Egypt’s cash-strapped cut back on holiday spending

Hikes in prices of different goods in Egypt, triggered by a recent flotation of the local pound, has taken a toll on shopping

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Caption:Christmas and New Year festive items are displayed outside a Cairo shop.
Gulf News

Cairo: Hikes in prices of different goods in Egypt, triggered by a recent flotation of the local pound, has taken a toll on shopping for New Year gifts in the country, traders have said.

“Prices of the New Year gifts, such as the Christmas tree and the Santa Clause accessories, have increased by 70 to 80 per cent compared to prices of the last year,” said Munir Khalil, a keeper of a shop in the eastern Cairo district of Qobri Al Qoba.

Christmas trees at Khalil’s store retail this year from 30 Egyptian pounds (Dh5.7) to LE140, depending on the size and the material.

“Last year, prices of these trees ranged from 17 to 80 pounds,” added Khalil.

“The latest increases have badly affected our sales, which used to be high in the days before the start of the New Year. People now spend their money on food and private lessons for their children instead of buying the Christmas gifts.”

In November, Egypt floated its local pound and cut fuel subsidies, measures that were praised by economists, but stirred public discontent due to resulting price rises.

The government has said that the tough steps were necessary to heal the economy battered by the unrest that followed the 2011 unrest.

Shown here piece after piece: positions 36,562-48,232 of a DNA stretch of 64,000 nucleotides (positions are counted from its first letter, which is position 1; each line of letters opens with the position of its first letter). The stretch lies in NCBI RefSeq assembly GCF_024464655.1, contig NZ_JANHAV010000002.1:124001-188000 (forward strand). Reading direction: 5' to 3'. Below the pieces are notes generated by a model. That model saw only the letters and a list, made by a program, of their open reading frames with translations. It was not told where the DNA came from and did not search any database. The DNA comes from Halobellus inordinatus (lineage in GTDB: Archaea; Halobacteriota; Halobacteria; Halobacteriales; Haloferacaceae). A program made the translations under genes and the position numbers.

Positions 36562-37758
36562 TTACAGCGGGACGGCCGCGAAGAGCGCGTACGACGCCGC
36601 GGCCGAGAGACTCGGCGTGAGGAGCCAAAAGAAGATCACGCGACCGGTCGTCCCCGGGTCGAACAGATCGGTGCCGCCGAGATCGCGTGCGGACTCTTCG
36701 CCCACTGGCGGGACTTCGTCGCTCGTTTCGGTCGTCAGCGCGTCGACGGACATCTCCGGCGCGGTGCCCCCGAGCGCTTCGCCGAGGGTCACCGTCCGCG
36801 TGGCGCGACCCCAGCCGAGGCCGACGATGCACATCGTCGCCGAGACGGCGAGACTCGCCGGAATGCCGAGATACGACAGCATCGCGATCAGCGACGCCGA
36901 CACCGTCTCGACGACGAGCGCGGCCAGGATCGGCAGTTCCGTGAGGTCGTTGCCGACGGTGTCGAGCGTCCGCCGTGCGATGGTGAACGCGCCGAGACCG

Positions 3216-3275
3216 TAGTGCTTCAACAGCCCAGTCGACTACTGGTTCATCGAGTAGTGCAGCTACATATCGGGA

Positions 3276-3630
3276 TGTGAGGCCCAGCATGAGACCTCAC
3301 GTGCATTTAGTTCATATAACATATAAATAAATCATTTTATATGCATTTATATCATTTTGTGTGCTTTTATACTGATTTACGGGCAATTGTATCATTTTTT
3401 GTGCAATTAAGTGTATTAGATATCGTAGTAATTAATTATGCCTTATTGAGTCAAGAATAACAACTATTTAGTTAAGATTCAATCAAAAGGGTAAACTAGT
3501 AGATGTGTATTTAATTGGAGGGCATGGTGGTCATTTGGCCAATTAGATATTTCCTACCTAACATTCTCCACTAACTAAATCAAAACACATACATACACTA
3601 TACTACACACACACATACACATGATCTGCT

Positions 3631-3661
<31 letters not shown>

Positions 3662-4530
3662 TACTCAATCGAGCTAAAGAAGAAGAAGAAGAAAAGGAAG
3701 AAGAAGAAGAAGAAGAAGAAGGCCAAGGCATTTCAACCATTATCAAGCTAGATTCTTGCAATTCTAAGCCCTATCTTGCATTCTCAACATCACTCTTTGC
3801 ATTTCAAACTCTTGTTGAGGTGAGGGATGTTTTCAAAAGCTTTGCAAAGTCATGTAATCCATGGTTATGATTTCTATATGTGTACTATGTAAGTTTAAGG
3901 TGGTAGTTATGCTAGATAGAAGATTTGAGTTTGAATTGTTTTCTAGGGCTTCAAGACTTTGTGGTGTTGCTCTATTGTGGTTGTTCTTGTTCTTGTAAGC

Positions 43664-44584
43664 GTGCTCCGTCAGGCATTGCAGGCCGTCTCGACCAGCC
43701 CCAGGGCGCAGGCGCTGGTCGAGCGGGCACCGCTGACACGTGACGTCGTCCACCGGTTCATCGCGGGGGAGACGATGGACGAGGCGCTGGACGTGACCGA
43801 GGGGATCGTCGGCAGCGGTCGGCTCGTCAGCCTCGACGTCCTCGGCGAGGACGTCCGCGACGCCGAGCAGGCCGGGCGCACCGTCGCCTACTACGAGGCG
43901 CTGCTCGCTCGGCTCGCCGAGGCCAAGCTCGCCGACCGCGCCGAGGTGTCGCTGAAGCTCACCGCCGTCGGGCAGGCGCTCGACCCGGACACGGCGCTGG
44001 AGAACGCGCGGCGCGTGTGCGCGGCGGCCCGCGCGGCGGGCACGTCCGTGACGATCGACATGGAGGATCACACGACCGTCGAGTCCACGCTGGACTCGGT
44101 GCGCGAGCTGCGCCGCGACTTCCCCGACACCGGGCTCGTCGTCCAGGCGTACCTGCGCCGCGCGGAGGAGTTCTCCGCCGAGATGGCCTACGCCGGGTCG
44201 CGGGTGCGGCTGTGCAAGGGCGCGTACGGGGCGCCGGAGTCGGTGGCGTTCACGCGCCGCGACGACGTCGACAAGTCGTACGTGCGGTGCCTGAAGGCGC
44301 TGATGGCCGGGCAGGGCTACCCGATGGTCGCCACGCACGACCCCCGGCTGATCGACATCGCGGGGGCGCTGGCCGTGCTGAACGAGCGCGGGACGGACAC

Rami Ebrahim, another keeper of a gift store in Qobri Al Qoba, said that the current season is the worst since he started his business 20 years ago.

“Life has become hell for many people. They have neither the motive nor the money to celebrate the Christmas and the New Year,” added the 52-year-old man.

“Look at the goods. They have been lying in their place for days because there are no customers. I hope the situation will improve before the [Coptic] Christmas.”

The Orthodox Copts, who make the majority of Egypt’s Christian minority, mark the Christmas on January 7.

Ebrahim sells festive trees illuminated with electric lights and Chinese Christmas-themed items such as glasses, medals and decorative strings.

Egypt, the Arab world’s most populous country, is also struggling to cut imports in order to prop up its shrinking foreign currency receipts.

Earlier this month, the government increased customs tariffs on a wide range of imports labelled as luxuries in the country.

“The increase in duties have also resulted in increase in prices of the New Year gifts, which are mostly imported,” Ahmad Abu Jabal of the Chamber of Commerce, said.

“Reports show that sales of these gifts have dropped by half at the local market compared to last year,” Abu Jabal told private newspaper Al Shorouk.

In the past, many people in mostly Muslim Egypt used to celebrate the New Year Eve in nightclubs, theatres. and out on the streets.

In recent years, the festivities have become low-key due to a wave of Islamism.

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